It has been extremely difficult for CMFT to maintain clarity on this point, yet clarity is essen- tial as we continue to assert our role in a collaborative health care system, and continue to effec- tively develop the research and theoretical base of CMFT. The confusion arises from two sources. First, we are always thinking systems. It is part of our DNA to see everything as related in a web of inter-connections in which primary relationships, such as families, play a crucial role in every prob- lem. This is a strength of CMFT, but is also an example of reductionism, reducing everything to level of the family. Such a stance works against us as a field and creates polarizing comparisons with other mental health providers. Being recognized and accepted as an essential part of a collab- orative health care system requires us to make a clear case for when relational therapy is primary, secondary, supplementary, or not necessary. It also requires us to undertake more sophisticated theory development and research that incorporates individual, interpersonal, and social-cultural context.
The second source of difficulty in maintaining clarity on where CMFT fits in a collaborative health care system is that, in Western cultures, both mental and physical health are considered solely qualities of the individual. Diagnostic systems like the DSM and ICD are prime examples of the dominance of the individual level in the conceptualization of health, and the rationale for treat- ment that guides what type of health care provider is considered appropriate (and eligible for reim- bursement). Ironically, the DSM provides a more nuanced approach to the role of family-level interventions than is often found in the CMFT literature. For example, the following description of the role of relationships can be found in the introductory chapter to the section on “Other con- ditions” (i.e., “V” codes, defined as those not considered mental disorders) in the DSM-V (Ameri- can Psychiatric Association, 2013).
Key relationships, especially intimate adult partner relationships and parent/caregiver- child relationships, have a significant impact on the health of individuals in these relation- ships. These relationships can be health promoting and protective, neutral, or detrimental to health outcomes. In the extreme, these close relationships can be associated with mal- treatment or neglect, which has significant medical and psychological consequences for the affected individual. A relational problem may come to clinical attention either as the
January 2019 JOURNAL OF MARITAL AND FAMILY THERAPY 7
reason that the individual seeks health care or as a problem that affects the course, prog- nosis, or treatment of the individual’s mental or other medical disorder. (p. 715).
Descriptions like the above that make an explicit connection between different levels of analy- sis are essential; however, for the field of CMFT, the DSM description does not go far enough. The relational component in the description is limited to the dyadic, parent-child or couple, and does not include the health of other subsystems such as siblings, the family as a whole, or the multi- generational family. The analysis is also unidirectional, seeing relationships as impacting an indi- vidual and leaving out the impact of the individual on the family, which CMFTs would see as recursive, bidirectional, and systemic.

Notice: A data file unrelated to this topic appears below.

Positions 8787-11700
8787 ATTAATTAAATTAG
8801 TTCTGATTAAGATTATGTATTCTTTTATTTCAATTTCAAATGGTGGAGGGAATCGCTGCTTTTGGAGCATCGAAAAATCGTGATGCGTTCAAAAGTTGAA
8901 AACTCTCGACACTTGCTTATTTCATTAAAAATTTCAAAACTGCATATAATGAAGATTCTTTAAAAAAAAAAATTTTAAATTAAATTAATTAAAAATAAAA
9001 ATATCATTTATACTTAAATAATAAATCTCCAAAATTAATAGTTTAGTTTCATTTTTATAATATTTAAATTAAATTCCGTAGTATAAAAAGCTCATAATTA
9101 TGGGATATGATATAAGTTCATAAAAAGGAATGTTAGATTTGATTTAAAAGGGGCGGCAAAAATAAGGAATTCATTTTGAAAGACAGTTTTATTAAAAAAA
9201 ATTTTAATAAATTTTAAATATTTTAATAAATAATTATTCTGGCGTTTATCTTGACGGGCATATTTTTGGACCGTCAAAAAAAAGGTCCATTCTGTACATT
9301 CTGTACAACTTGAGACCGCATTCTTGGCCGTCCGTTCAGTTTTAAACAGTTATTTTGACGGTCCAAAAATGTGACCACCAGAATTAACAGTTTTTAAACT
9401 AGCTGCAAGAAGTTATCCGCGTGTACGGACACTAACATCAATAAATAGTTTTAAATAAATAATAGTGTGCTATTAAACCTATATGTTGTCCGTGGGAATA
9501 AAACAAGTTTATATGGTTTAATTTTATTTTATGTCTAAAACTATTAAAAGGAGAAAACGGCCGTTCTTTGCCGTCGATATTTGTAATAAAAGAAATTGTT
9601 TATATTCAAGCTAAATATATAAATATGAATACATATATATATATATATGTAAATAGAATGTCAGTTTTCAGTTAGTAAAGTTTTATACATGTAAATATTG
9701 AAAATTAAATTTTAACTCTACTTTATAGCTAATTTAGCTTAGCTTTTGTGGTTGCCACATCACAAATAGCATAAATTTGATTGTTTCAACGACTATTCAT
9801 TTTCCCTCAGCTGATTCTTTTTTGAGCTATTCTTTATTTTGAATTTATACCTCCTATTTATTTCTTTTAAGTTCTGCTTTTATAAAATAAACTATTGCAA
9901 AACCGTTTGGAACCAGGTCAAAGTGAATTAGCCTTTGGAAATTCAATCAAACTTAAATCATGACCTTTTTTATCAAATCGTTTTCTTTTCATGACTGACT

The work of the Relational Processes Working Group (Foran, Beach, Smith Slep, Heyman, & Wamboldt, 2013) is an excellent example of the type of sustained work needed to define and orga- nize the research evidence for the role of the family-level factors in human health. This group of scholars has focused on making a case for including reliable assessments and diagnoses of four kinds of relational issues in the upcoming revision of the ICD: partner maltreatment, partner rela- tional problems, child maltreatment, and caregiver–child relational problems (Foran et al., 2013). The chapter by Reiss (2013) provides an especially clear example of how to conceptualize the role of relational interventions in health outcomes. He provides a framework and language for thinking about the complex issues involved and identifies four mechanisms to understand the possible con- nections between the relational and individual levels of treatment: common causal influences, mutual exacerbation, clinical course moderator, and absence of causal connection. This body of work is focused on diagnosis and assessment, but it also provides a methodology for how CMFTs might approach conceptualizing and organizing the existing research literature on family-level interventions in a way that is useful for practitioners, policymakers, researchers, and health care providers.